Grexit, ECB, Treaty of Lisbon and the Battle of Greece
by George Hatjoullis
The first round in the Battle of Greece has left a stalemate though Yiannis Varoufakis, the Greek finance minister, has demonstrated he is an able general. The objective of Syriza is simply to ease the pain of the Greek people and give the economy a chance to recover. They do not deny past mistakes or corruption. Nor do they seek to reverse structural reforms. Indeed they seem as keen as Berlin to achieve the reforms. The differences are in the pace of reform. The Greek people can only take so much pain and, as Varoufakis skillfully reminded Berlin, that the Nazi party is now the third largest in Greece is not unrelated. Surely, he exclaims, the German people can empathise with this! So what in practical terms are Syriza asking for?
The Greek economy should throw up a substantial primary surplus as was required by the original Troika recovery plan. Syriza has committed to permanent primary budget surpluses but not quite as large. This constitutes an easing of austerity. It makes sense because the economy is now pared down so far that even small stimuli will have disproportionate effects on growth and thus tax revenue ( I am going to spare you a digression on multipliers). A virtuous circle can replace the current vicious circle. Of course, the tax raising reforms must be continued and Syriza has committed to this. Sounds like win-win so what is the problem? The problem is the accumulated debt.
Reducing the primary surplus means paying down the debt more slowly. Recall that the primary surplus is revenue minus expenditure but before net interest on debt. A country with a lot of debt needs a primary surplus if it is to pay interest and not accumulate more debt. There is no point in Greece accumulating any more debt, so in order to to reduce the primary surplus (expand expenditure relative to revenue) they must also reduce the level of debt servicing. This implies a ‘haircut’ on outstanding debt. Herein lies the problem.
Syriza has suggested a debt restructuring. Specifically they have suggested swapping outstanding debt for perpetual bonds (that pay interest in perpetuity) and growth-linked bonds (where interest is linked to the Greek GDP growth rate). There is nothing intrinsically wrong with this except that the creditors may not agree or be able to agree. It depends on the detail. However, it is likely (though oddly not inevitable) that the net present value of the existing debt might exceed that of the bonds into which it is swapped. The creditors take a loss. Who are the creditors?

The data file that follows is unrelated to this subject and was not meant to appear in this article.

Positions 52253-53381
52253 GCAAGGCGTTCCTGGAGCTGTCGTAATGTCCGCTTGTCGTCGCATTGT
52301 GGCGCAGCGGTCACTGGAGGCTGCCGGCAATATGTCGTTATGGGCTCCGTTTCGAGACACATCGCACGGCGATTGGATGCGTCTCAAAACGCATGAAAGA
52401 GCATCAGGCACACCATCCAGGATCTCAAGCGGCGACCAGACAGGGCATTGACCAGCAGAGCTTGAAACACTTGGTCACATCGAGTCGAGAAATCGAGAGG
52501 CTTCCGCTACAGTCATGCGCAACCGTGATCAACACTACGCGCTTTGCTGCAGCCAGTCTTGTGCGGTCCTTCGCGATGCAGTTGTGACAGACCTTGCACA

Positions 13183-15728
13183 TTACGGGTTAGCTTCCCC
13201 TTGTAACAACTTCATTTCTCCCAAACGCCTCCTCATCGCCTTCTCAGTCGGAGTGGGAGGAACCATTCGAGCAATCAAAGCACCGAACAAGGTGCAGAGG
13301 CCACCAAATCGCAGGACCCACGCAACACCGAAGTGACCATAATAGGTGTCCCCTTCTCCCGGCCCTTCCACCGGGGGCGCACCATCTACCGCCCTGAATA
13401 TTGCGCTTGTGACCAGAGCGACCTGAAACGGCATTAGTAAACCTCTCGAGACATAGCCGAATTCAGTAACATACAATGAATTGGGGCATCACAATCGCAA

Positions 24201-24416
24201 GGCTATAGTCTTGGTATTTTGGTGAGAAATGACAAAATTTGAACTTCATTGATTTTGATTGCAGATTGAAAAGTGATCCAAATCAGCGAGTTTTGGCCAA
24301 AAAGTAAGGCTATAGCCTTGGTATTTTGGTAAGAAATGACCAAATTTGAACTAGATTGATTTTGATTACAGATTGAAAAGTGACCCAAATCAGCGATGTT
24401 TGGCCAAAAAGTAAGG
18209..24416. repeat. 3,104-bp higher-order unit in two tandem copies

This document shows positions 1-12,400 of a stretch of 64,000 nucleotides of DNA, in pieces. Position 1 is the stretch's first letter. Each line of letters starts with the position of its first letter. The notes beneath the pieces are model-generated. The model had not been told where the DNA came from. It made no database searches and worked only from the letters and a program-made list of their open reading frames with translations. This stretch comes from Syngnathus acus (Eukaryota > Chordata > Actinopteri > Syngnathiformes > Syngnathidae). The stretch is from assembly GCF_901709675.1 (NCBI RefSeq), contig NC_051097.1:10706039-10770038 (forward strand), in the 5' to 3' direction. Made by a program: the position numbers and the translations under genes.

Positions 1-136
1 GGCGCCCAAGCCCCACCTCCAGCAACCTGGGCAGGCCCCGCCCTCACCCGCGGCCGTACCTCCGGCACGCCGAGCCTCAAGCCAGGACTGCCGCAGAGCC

The Greek crisis has left Greek sovereign debt in the hands of the ECB, ESM, EU, IMF, banks and assorted private holders. The ECB cannot countenance any loss arising from a direct restructuring of its holdings. This would constitute monetary financing. Moreover, it cannot countenance swapping debt for perpetual debt as this too would constitute monetary financing. The growth linked bonds are also probably excluded for technical reasons though not in principle. Nevertheless, as the ECB cannot engage in monetary financing or anything Berlin might consider to be monetary financing, it is clear that debt held by the ECB cannot be included in any restructuring. This raises some difficult legal questions (pari passu clauses) and will bog down any restructuring. The IMF may also claim it must be repaid under its articles of association, which leaves the ESM and hapless EU. In the last analysis this debt is owned by the taxpayers of other EU states including heavily indebted countries such as Portugal, Cyprus, Spain and Italy. Greece is asking not just Germany but all the EU for some debt forgiveness (it has already been forgiven some debt by banks and private holders). Is this reasonable?
At first sight it is not a reasonable request. However, on closer reflection perhaps it might not be a bad trade for all (even Cyprus). The success of Greece in easing the pain of austerity will have positive effects in Greece through a virtuous circle. This will help all europe and establish the end of austerity as a valid and relevant policy tool. This does not mean everyone rushing off to borrow and run massive budget deficits again. It means everyone letting the belt out one notch and breathing a bit more easily. The virtuous circle will boost the EU economy more than ECB QE and reduce debt levels faster than the current trajectory has any chance of doing. Most important it will return economic prosperity to europe and set back the tide of political extremism and migration, which have fed on each other. Varoufakis is right. This is not about Greece, it is about europe.
Much has been said about the ECB’s lifting of the waiver on the use of Greek debt in normal monetary operations. Many journalists have claimed it was a political decision. It could just as easily be argued in reverse; that to not do so would have been a political decision in support of Greece. The waiver was conditional on certain terms that Varoufakis told Draghi he was committed to change. The waiver was thus correctly lifted and the funding of Greek banks shifted to ELA. The failure to allow ELA would be a political decision as it would de facto eject Greece from the eurosystem. The Treaty of Lisbon defines euro membership as irrevocable. This raises serious legal obstacles to Greece being ejected from the eurozone against its wishes, let alone by a decision from the central bank. Grexit is much spoken about but not easy to achieve.